Education in general appears to be shaped by four educational traditions. The first view is known as Encyclopaedism, it is very strongly inherent with the ideas from the "˜enlightenment' period. It has been a very influential frame, especially for European countries such as France. This view promotes the idea that valid knowledge should be categorised, codified, and learnt. It promotes the concept that education provides the ability to think rationally, to reason, which leads to a better society with "˜enlightened' people who, from education have the ability to use knowledge and reasoning with situations they encounter throughout their lives.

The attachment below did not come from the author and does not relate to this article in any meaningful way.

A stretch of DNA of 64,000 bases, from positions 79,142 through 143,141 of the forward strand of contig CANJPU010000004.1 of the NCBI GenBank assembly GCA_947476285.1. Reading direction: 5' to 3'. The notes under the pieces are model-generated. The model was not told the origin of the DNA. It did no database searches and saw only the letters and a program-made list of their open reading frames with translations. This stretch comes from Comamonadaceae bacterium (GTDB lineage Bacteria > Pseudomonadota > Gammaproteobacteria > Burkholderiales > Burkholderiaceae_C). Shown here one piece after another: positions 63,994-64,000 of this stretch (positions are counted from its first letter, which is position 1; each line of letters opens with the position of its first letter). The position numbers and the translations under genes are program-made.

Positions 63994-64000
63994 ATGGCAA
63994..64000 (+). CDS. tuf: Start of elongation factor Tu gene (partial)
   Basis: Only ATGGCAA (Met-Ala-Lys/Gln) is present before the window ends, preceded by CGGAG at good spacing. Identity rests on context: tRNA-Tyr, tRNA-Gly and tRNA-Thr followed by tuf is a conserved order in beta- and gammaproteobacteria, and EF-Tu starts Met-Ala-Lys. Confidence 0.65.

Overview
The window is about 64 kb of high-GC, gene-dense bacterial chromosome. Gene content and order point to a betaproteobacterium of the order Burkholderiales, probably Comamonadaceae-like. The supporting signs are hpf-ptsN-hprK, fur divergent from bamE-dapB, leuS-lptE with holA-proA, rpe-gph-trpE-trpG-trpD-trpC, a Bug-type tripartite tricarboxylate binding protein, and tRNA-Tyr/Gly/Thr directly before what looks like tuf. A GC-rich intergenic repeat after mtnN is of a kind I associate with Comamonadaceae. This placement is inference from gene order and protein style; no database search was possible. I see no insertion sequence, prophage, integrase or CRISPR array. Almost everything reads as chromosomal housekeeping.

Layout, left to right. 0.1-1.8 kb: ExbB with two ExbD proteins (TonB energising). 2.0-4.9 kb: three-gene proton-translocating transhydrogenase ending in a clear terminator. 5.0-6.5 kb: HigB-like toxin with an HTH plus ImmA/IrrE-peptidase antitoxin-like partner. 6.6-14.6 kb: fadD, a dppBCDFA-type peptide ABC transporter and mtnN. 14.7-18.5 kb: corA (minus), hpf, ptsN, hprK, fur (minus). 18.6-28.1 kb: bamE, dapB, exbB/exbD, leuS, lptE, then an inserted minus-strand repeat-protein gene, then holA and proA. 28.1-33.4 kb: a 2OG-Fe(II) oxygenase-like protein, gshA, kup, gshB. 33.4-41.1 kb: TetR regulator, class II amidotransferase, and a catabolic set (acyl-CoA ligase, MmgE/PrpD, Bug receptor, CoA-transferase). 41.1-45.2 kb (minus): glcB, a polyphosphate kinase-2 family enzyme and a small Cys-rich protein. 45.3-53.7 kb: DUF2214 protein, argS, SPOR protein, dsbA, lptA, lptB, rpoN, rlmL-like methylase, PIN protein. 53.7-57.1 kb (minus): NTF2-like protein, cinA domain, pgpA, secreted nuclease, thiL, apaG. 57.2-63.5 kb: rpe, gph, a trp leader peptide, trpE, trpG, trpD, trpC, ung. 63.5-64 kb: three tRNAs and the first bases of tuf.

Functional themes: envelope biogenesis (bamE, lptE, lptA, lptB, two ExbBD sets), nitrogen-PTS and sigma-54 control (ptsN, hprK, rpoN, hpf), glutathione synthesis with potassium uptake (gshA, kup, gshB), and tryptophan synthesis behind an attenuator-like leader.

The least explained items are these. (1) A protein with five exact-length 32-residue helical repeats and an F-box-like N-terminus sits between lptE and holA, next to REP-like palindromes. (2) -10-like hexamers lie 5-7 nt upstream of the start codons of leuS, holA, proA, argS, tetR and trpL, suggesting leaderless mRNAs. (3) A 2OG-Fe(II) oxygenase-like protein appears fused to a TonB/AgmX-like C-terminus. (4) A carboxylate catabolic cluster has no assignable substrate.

The second traditional view is based from a philosophical root known as humanism. It highlights the concept that education creates a "˜virtuous individual' who posses high qualities of moral values, and high levels of intelligence. The humanism belief is strongly developed from English public schools and universities. This approach strongly emphasises the role of the academic tutor who in some ways acts as a "˜role model' and though their guidance and example results in the pupil